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‘Eyes Of Freedom’ Exhibit Coming To County Museum



From left, these three men– William Brett Wightman, Edward Schroeder II, and Grant Fraser, U.S. Marine Corps reservists– were killed in action in Iraq. They were members of Lima Company, a Columbus-based unit that suffered particularly heavy casualties in 2005. An artist painted several large portraits of the Lima Company Marines who died and developed an exhibit known as “The Eyes of Freedom” to honor them and all U.S. veterans. The exhibit will be open to the public May 11-18 at the Museum and Welcome Center of Fulton County.– courtesy photo

From left, these three men– William Brett Wightman, Edward Schroeder II, and Grant Fraser, U.S. Marine Corps reservists– were killed in action in Iraq. They were members of Lima Company, a Columbus-based unit that suffered particularly heavy casualties in 2005. An artist painted several large portraits of the Lima Company Marines who died and developed an exhibit known as “The Eyes of Freedom” to honor them and all U.S. veterans. The exhibit will be open to the public May 11-18 at the Museum and Welcome Center of Fulton County.– courtesy photo

In a large painting, three young men– three U.S. Marine reservists– walk toward you, their faces stunningly real and lifelike.

One smiles, his eyes alight, looking as though at any minute he will greet you, offer you a solid handshake, and start a conversation.

That conversation will never take place, because he is– was– William Brett Wightman, and he, like more than 20 others from Lima Company, a Marine Reserve unit based in Columbus, lost his life in Iraq.

Mike Strahle, a Bryan native, knows the story, because he lived it.

Deployed in Western Iraq in 2005, Lima Company was involved in the search for the Iraqi insurgency, going house-to-house, traveling dangerous roads.

“There were two or three incidents where there were mass casualties taken on our behalf,” Strahle said.

“There were roadside bombs, very large roadside bombs.

“I was in one of them. I got hurt real bad, and I made a full recovery, but we lost six guys on my vehicle.

“The subsequent roadside bomb months later was twice as big, and we lost 14 men on that vehicle.”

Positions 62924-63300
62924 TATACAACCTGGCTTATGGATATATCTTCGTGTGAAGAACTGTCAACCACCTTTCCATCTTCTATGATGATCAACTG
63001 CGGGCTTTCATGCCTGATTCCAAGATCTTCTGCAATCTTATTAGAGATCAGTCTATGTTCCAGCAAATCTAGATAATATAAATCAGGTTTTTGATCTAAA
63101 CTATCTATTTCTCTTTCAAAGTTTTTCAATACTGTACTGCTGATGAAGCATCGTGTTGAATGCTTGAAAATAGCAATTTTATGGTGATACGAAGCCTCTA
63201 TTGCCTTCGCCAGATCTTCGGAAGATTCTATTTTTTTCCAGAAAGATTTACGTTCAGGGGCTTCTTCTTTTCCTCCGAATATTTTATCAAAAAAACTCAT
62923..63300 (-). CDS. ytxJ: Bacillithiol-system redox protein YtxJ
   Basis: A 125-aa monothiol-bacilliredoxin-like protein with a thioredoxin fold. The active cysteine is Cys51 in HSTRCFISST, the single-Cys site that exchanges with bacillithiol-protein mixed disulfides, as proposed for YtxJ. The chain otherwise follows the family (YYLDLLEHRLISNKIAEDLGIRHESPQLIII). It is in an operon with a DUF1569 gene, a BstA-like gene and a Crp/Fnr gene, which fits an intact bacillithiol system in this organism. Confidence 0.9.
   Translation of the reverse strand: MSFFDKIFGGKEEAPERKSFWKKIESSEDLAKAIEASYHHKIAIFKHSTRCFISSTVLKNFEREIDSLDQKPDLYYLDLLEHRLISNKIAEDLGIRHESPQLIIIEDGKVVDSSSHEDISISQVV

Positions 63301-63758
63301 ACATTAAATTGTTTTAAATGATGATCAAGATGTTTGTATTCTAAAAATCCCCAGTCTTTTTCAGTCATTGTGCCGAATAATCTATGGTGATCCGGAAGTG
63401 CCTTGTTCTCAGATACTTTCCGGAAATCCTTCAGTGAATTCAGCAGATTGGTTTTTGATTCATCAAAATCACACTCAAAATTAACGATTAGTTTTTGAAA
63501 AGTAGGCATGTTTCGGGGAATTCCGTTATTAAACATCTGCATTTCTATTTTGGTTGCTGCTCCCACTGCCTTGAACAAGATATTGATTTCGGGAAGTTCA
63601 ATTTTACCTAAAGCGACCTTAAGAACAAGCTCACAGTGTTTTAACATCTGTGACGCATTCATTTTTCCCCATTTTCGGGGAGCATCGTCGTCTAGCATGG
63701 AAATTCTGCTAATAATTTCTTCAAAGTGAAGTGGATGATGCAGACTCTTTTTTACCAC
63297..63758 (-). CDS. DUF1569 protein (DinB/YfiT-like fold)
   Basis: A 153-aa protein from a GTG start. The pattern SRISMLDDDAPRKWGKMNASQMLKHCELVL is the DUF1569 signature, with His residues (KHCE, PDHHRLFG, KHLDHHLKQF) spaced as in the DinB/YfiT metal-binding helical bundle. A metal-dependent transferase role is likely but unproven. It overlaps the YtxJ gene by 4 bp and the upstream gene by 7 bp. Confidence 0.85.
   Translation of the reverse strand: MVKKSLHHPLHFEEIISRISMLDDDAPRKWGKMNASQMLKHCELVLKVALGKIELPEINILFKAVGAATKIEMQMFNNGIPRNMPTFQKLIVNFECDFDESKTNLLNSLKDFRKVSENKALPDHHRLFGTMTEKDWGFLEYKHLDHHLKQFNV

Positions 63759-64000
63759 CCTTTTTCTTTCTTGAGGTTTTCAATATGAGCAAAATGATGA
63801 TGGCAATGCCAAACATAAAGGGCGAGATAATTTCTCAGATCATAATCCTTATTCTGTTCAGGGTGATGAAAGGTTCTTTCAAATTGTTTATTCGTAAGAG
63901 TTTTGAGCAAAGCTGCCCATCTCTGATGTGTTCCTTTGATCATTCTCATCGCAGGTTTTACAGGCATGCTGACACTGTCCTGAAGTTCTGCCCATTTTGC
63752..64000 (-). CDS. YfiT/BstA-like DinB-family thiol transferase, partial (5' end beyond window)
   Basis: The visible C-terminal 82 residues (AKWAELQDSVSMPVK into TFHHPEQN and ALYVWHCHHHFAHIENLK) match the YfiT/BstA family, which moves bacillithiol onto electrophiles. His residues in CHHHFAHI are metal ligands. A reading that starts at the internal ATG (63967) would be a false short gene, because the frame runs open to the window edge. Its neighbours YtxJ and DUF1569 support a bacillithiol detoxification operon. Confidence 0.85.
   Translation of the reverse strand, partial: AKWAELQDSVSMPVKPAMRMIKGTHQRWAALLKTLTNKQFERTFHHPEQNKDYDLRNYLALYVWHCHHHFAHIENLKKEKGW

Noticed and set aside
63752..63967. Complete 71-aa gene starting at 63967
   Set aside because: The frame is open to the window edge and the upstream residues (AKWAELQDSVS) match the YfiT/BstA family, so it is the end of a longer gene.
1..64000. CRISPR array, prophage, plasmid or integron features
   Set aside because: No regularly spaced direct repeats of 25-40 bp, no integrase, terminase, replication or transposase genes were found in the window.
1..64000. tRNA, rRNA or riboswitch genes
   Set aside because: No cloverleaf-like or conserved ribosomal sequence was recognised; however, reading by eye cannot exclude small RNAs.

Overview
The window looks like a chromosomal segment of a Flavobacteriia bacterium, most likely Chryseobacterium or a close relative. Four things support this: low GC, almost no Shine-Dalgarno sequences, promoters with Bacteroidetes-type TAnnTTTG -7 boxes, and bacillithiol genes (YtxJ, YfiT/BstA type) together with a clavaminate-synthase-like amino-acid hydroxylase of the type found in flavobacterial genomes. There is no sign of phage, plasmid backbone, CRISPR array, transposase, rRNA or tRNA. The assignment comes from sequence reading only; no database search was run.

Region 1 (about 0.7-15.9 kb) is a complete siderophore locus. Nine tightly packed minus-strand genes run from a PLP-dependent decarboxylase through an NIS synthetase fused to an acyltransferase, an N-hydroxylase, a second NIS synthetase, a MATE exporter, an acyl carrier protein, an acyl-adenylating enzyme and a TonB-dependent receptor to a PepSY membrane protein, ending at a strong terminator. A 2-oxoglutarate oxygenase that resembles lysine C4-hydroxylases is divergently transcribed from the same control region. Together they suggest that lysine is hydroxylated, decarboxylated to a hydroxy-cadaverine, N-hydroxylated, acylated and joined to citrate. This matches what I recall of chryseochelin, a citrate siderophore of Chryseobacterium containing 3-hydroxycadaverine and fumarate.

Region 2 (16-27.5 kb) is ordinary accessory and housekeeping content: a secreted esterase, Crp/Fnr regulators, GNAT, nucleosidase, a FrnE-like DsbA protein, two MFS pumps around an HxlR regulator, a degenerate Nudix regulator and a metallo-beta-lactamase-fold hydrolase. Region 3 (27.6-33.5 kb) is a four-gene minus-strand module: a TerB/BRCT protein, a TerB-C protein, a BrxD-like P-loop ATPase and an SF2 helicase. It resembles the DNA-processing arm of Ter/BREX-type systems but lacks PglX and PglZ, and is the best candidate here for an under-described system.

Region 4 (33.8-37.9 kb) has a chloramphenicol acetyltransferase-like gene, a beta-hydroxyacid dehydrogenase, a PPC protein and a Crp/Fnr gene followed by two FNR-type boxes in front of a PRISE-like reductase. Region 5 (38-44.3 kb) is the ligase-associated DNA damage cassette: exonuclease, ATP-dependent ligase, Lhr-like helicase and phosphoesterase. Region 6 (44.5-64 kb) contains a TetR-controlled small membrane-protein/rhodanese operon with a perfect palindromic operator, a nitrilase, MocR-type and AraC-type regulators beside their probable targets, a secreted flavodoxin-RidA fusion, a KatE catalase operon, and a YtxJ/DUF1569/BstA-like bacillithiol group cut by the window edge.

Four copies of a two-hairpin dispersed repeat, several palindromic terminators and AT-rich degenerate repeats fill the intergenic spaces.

Because Lima was a reserve unit, most of the men were from Ohio, and since it was based in Columbus, many were from central Ohio.

The deaths of the men from Lima Company shook that region of the state. Anita Miller

Enter Anita Miller.

An artist living in Westerville, she was touched by the story. She wanted to do something to help the families of the fallen Marines.

But she didn’t know what.

“But she eventually had a vision, really, kind of in the middle of the night, of these life-sized portraits” of the men whose pictures she’d seen in the newspapers.

She worked with the families for 2 1/2 years, eventually painting large life-size murals of 23 men of Lima Company.

The paintings she created were put together into an exhibit, and became known as the “Eyes of Freedom.”

The Eyes of Freedom exhibit was displayed around the country, even traveling to Wauseon once before.

But, the exhibit wasn’t reaching as many people as it could.

Strahle got involved in 2011, and since then, the pace of travel has picked up.

On Friday, May 10, the Museum and Welcome Center of Fulton County welcomes “The Eyes of Freedom.”

A large motorcycle escort will lead a semi carrying the exhibit to the building.

The Eyes of Freedom exhibit opens Saturday, May 11 at 10 am, and remains until Saturday, May 18.

The Museum and Welcome Center is located north of Wauseon on State Route 108, across from the Fulton County Fairgrounds.

Purposes

The “Eyes of Freedom” exhibit serves several purposes.

It honors the men of Lima Company who gave their lives in service to their country.

Beyond that, it honors all veterans.

Strahle said veterans will look into the portraits, and perhaps not see the men of Lima Company.

“They’re seeing guys they knew,” Strahle said. “They’re seeing guys they might have known as the medic, or the class clown, or whoever.

“They’re thinking of somebody they’re missing. To see that unfold is pretty special.”

If there’s a fellow veteran standing nearby, “a lot of times they will open up and start talking about things they may not talk about to their families– even their own kids,” he said.

The exhibit also calls attention to veterans who suffer emotionally from their experience.

Many have struggled and taken their own lives.

Reaching those who suffer, and getting them to a place where they’re ready for help, “we can be the connector, and that’s what we’re wanting to do,” he said.

Civilians

Civilians– those who have never served in uniform– can’t truly understand a veteran’s experience, but yet, Strahle said civilians react to the exhibit as well.

They may not fully understand the military experience, but they can appreciate it.

“There are many people out there who want to be able to thank military men and women for their service, and they have no idea how to do that,” he said.

“When we (Eyes of Freedom) set up shop, you know, we’re giving everyone that opportunity.”